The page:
A study called The Well Being of Florida’s Children — Is Our Future at Risk? shows the poverty rate among Florida’s children has climbed 35 percent between 2006 and 2010, resulting in 1.8 million kids living in low-income households. The state’s rate of low birth-weight infants also is worse than the national average, with 10 percent of Florida children having developmental or behavorial problems.

The number of homeless students in Florida has almost doubled since 2006 and the rate of food insecurity among Florida’s children is worse than the national average, the study found.

The report was put together by Voices for Florida and the Minority Issues Action Council, a pair of advocacy organizations, and financed by the W.K. Kellogg Foundation.

 ”It is not new that disparities exist,” said Linda Alexionok, co-director of Voices for Florida.  “What is new is that disparities are more prevalent today than ever before, and growing.  This report dispels the myth that a level playing field exists for all children.”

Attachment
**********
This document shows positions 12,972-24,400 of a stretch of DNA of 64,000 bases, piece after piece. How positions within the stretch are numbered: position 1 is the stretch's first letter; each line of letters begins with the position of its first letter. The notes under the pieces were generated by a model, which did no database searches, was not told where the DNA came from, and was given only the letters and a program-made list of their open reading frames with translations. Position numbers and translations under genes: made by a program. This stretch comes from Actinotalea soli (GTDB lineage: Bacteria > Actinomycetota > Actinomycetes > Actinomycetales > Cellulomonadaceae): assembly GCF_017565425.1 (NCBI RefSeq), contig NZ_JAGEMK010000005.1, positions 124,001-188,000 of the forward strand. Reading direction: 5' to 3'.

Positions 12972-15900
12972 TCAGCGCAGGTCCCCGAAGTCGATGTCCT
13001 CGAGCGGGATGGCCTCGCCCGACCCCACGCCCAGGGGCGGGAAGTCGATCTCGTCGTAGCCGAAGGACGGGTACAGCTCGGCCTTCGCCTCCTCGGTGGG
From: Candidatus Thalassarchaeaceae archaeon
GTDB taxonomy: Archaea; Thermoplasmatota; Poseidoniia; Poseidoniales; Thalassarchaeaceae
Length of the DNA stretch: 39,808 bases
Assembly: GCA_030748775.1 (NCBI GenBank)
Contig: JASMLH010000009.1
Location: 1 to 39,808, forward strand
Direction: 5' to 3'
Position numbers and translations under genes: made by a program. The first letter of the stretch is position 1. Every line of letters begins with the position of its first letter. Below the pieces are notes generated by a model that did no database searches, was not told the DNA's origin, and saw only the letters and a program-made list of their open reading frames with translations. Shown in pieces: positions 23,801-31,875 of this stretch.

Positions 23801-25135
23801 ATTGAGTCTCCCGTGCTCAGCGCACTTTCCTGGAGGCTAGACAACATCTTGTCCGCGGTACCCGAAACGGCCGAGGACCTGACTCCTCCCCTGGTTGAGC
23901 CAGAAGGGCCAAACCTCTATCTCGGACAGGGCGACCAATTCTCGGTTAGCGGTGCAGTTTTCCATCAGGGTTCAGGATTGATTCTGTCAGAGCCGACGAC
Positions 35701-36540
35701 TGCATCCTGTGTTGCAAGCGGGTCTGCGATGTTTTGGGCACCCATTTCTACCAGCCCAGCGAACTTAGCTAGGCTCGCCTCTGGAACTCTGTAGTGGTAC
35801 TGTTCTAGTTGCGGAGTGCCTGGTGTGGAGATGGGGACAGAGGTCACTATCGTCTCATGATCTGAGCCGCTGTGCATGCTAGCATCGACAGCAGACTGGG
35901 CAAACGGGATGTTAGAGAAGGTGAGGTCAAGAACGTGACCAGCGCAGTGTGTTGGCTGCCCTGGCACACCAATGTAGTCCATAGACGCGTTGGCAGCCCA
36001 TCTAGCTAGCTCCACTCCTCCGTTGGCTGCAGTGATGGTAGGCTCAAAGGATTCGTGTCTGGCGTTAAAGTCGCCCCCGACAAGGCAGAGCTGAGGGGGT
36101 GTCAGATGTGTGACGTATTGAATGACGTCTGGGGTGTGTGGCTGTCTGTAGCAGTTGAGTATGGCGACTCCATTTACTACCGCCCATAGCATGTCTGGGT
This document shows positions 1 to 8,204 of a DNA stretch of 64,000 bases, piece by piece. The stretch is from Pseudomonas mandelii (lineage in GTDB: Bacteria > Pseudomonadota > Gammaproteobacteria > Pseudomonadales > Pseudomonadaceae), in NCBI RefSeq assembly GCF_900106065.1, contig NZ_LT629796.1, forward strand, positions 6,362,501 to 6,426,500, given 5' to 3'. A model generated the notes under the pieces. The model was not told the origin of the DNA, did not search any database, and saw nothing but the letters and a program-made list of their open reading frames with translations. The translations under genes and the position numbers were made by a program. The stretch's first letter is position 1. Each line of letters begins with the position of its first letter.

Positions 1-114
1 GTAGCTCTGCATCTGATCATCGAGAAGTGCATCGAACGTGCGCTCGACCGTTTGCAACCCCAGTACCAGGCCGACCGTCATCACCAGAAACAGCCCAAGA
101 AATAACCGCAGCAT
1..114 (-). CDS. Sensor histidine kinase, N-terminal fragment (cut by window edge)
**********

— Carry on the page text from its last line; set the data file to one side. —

In the report, project researcher John Hall also found that Florida’s Temporary Assistance for Needy Families program (TANF) has declining caseloads and expenditures at a time when the poverty rate has increased.

“It warrants a closer look,” Hall said.  “There are considerable needs among Florida’s children that are unmet or addressed minimally due to inadequate funding.”


Scott signs Penn State scandal-inspired bill into law

Friday, April 27th, 2012 by Dara Kam

Gov. Rick Scott signed into law four measures – including a proposal inspired by the Penn State child molestation scandal – today after being blasted by victim advocates for vetoing $1.5 million for rape crisis centers around the state earlier this month.

At the top of the list of the bills Scott signed today is the “Protection of Vulnerable Persons” measure (HB 1355) making Florida the first state in the nation to impose the hefty fine for each incident of child abuse higher education institutions – both public and private – fail to report.